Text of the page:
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Home > Media Room > SCC in News

Given a choice, students choose best

Statesman News Service, July 30, 2007

PARALAKHEMUNDI: The New Delhi-based Centre for Civil Society inaugurated the “School Choice Campaign in Gajapati district” at a function at the Town Hall here. Dr Dhanada Kumar Mishra, secretary of AID India, Orissa Chapter, was the chief guest.

The former chairman of the Paralakhemundi Municipality, Mr Nursingha Charan Patnaik, was the chief speaker.

Earlier, a rally was organised where pupils from different schools participated. Dr Mishra said the programme was meant to create awareness among the people about the need for a student to be able to study in a school of his/her choice.

There is an obvious disparity in the education system where the rich have the option but a poor child has none whatsoever.
The school choice campaign being organised in nearly eight states has plans to collect 10 lakh signatures, to highlight the issue.

“Crores of rupees are being spent in the name of education but when it comes to real evaluation of results, one finds that pass results are poor, drop-out rates abominable, corruption galore, misappropriation of funds and no accountability. Why should the bureaucrat decide how education funds should be spent and should they bear no responsibility for the failures,” asked Dr Mishra.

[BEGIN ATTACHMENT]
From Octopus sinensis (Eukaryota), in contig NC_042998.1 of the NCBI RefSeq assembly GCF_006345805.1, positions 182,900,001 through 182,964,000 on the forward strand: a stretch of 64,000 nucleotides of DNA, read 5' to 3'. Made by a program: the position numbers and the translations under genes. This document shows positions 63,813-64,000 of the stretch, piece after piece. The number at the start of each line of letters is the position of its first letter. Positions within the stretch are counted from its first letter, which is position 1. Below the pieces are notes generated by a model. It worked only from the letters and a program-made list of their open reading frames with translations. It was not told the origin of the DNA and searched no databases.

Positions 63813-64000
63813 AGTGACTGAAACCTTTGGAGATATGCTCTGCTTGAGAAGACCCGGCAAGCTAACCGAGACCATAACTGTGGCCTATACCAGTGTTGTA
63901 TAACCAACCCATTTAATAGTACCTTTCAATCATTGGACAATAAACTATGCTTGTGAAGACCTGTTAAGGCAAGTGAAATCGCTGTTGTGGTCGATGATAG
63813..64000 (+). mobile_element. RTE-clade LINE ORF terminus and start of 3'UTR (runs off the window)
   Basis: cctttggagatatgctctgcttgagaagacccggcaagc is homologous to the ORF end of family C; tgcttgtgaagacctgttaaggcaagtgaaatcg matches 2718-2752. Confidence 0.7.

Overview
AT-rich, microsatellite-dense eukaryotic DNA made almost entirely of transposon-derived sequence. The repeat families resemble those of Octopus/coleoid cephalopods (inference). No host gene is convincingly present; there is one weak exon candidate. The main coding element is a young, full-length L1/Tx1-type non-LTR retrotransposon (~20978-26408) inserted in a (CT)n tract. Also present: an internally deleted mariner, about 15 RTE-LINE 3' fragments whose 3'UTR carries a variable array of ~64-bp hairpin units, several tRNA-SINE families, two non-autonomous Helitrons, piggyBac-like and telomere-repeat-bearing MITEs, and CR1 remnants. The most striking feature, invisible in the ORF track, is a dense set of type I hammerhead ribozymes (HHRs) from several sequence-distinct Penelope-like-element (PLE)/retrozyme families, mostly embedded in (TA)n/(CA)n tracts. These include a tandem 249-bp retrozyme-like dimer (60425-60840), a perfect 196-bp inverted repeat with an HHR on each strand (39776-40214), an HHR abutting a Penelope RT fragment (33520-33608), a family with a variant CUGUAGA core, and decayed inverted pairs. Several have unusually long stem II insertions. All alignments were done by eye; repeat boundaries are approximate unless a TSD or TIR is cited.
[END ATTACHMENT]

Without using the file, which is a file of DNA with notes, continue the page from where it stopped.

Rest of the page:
Mr Patnaik said Gajapati had always taken the lead in education and at one time was called “Education Town”. Despite the progress of projects such as the Sarva Sikhsha Abhijan and National Child Labour Project, results are not up to the mark.

After the meeting, Dr Mishra said they have found out that the government investment in education is about Rs 5000 per annum, per student.

The money is being spent in the form of infrastructural development, books purchase, teacher recruitment , purchasing of materials and so on. Spending is decided by government officers who are unaware of the ground realities. Had the same money been handed over to the parent or the guardian, giving him or her the choice of school, there could be rapid transformation in the system.

However radical or antagonistic the proposal may be, it is fast catching up and the Delhi-based CCS has been trying to make the government understand that the money is best given to the guardians in the form of vouchers. If 1,000 students are selected from a particular block and given Rs 5,000 each year for their education, it comes to Rs 50 lakh per annum, he said.
This is bound to encourage good schools to come up in the block.

These can be an alternative to locally run government schools where the poor people are forced to study because the government is investing money on them.

Read the report on The Statesman



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